Anyway, back to dining in the area you’re currently in. Thaiboat, down near the water, is also a great place for a few drinks and some food – keep in mind it’s a bit pricier. But considering their spot on the water, their great cocktails and its popularity, you probably will not regret this choice. If it’s the traditional kitchen you’re after, and you’re up for Husmanskost, then Pelikan is the place to be. Located in the same spot for over 80 years, the kitchen serves up great and plentiful Swedish husman such as cabbage pudding, herring and meatballs.

Day 1: 23:00 – …

Next up is Debaser Medis for a movie, some dancing or even a concert, be sure to check out their schedule. In any case you can have fun here till 03:00. If you’re not up for dancing, try Ljunggren (maybe even also for dinner) which is one of the liveliest and best cocktail bars in town. It’s not open as late as Debaser Medis, but the rooftop bar in summer and the wonderful DJs nonetheless make it a must visit during your stay in Stockholm.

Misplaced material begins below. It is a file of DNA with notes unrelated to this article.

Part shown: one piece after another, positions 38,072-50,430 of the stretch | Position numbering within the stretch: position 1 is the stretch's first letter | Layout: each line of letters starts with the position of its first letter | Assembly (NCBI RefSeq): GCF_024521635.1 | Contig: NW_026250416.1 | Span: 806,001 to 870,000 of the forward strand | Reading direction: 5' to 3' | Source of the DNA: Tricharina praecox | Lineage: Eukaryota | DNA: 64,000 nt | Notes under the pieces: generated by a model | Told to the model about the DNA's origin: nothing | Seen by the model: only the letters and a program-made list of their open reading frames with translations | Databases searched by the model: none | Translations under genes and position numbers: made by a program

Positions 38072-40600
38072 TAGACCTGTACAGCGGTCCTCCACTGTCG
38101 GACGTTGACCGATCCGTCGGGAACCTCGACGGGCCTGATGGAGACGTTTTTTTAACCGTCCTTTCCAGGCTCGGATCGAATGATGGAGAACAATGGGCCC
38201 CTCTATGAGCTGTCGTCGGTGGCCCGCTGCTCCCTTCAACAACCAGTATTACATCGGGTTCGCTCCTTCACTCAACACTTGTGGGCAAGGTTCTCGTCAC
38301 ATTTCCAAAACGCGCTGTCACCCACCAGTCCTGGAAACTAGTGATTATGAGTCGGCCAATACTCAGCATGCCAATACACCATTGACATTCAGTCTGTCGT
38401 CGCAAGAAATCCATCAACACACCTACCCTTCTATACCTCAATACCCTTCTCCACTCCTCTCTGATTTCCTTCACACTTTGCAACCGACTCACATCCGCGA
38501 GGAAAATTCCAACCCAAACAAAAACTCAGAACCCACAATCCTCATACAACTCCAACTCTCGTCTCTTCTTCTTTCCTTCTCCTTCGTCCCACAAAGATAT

Finally, we can’t end your first day without mentioning one of the coolest bars in the city, according to Natalia. Set in a very different atmosphere, Vampire Lounge serves up vampire-y drinks that are extremely delicious!

Oh wait, we really can’t finish this day without getting your midnight-cravings taken care of! A bold statement from local Joel: “Supposedly the world’s hottest hot dogs are manufactured and sold by Hell Dog in the Old Town.” ‘Nuff said.

Old-Town by Robert Schrader

Old-Town by Robert Schrader

Day 2: 09:00 – 13:00

Provided it’s not a Sunday, head to K25 to start your day. This food court is like a vibrant market place, filled with 11 different restaurants. Or get your morning caffeine dose at Konditori Valand, an institution in the Vasastan neighborhood that’s been around since 1954.